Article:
The challenge to candidates and political parties: “What will you do to make disability rights a priority?”


You may not expect to see fashion cropping up on a community development list, but the planet is at a critical turning point when it comes to the clothes we wear. 

World Vision Ireland, the Irish Environmental Network and the European Environmental Bureau (EEB) have come together to call on the next Irish government to radically transform the fashion industry, putting real restrictions on the growth of the global ‘fast fashion’ industry. 

“The textile industry is one of the biggest polluters and is rife with exploitation,” explained Patrizia Heidegger, director of global policies and sustainably at the EEB. “Our new Wardrobe Change campaign is calling for a radical transformation to how clothes are made, sold, worn and reworn.”

The UN reports that the textile sector is responsible for between 8% and 10% of the world’s greenhouse gas emissions.

“It’s time to move fashion away from the pursuit of ever-more economic growth, which is incompatible with stopping further environment and climate breakdown, and with reducing global inequalities,” said Heidegger.

The challenge to candidates and political parties: “We know there’s an Action Plan to counteract the climate crisis, but at the moment it feels more ‘plan’ than ‘action’. What concrete actions will you be advocating for in the Dáil?”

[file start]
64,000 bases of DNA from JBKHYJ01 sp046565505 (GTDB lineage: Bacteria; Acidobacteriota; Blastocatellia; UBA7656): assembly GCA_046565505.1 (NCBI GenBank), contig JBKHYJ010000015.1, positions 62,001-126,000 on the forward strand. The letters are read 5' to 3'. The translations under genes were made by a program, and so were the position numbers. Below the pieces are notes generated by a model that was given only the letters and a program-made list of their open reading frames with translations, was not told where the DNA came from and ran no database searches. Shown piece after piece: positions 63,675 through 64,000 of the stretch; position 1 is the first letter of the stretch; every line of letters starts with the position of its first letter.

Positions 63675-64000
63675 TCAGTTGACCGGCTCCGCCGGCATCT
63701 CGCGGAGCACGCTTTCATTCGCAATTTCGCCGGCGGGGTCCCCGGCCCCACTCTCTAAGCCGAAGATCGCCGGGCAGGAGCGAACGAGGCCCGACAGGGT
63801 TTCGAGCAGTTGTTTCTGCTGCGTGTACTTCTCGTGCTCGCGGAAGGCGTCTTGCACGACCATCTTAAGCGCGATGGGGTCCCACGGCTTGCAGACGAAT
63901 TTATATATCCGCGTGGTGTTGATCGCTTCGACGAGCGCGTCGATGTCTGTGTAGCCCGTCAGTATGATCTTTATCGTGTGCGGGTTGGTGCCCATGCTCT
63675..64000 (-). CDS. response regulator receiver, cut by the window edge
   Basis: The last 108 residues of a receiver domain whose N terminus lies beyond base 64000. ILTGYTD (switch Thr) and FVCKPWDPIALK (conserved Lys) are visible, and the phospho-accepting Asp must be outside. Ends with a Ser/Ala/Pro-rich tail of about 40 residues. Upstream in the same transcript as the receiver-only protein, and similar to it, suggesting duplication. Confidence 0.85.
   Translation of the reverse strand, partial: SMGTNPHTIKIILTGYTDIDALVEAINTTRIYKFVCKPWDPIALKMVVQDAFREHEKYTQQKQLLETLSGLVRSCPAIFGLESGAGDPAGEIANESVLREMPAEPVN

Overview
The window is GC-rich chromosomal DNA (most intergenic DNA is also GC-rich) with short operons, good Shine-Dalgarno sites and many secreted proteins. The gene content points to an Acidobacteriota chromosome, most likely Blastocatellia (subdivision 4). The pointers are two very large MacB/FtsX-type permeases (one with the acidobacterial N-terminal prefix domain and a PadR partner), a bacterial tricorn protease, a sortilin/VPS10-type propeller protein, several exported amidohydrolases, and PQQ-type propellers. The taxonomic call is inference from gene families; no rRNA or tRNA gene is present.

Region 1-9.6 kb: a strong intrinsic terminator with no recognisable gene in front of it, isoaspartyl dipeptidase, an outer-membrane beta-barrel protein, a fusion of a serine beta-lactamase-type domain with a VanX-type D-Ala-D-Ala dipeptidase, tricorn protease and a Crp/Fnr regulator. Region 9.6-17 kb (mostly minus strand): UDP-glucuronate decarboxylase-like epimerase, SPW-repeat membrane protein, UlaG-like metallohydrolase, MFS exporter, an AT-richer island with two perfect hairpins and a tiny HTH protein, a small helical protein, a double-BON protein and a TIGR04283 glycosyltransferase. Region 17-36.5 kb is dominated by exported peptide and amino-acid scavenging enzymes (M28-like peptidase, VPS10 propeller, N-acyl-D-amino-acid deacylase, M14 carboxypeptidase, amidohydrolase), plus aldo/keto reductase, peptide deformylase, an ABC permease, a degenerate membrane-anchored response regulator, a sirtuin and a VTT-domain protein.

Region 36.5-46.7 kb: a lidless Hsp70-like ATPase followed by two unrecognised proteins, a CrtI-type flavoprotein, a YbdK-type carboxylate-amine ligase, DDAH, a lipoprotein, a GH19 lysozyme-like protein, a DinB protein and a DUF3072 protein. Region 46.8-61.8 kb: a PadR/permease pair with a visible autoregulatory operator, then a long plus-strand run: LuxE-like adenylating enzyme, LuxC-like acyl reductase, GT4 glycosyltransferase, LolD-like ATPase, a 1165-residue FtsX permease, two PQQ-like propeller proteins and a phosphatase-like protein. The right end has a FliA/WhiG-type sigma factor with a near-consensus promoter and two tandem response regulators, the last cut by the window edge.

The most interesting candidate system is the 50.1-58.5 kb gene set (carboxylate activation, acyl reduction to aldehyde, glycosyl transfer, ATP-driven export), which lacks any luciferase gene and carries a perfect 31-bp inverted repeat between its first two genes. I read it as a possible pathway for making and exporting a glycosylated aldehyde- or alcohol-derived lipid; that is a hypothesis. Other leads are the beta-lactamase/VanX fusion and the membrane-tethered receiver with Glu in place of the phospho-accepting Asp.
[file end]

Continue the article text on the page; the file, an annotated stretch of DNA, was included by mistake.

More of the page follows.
Female genital mutilation

It may surprise some readers to know that female genital mutilation – a practice most commonly affecting women and young girls in developing nations – is a serious issue facing communities in Ireland. 

Ireland’s first conviction relating to female genital mutilation was made on 27 January, 2020.

According to AkiDwA (a national network of migrant women, set up to promote equality and justice): “The incoming government has the opportunity to draw up a programme for government that will prioritise the elimination of violence against women, including female genital mutation of young girls.”

The network is calling for Ireland to ensure that preventative measures are taken (through awareness raising and working within affected communities) and to establish an intergovernmental working group to coordinate the efforts of state agencies, civil society and communities. 

Further, the network calls for the new government to go beyond simply ratifying the Istanbul Convention, but to fully implement the commitment that Convention puts on us to safeguard all women and girls. 

The challenge to candidates and political parties: “What will you do to ensure the safety and wellbeing of women and young girls in migrant communities?”

Interested in reading more about the state of Ireland’s community development sector? Check out our latest issue.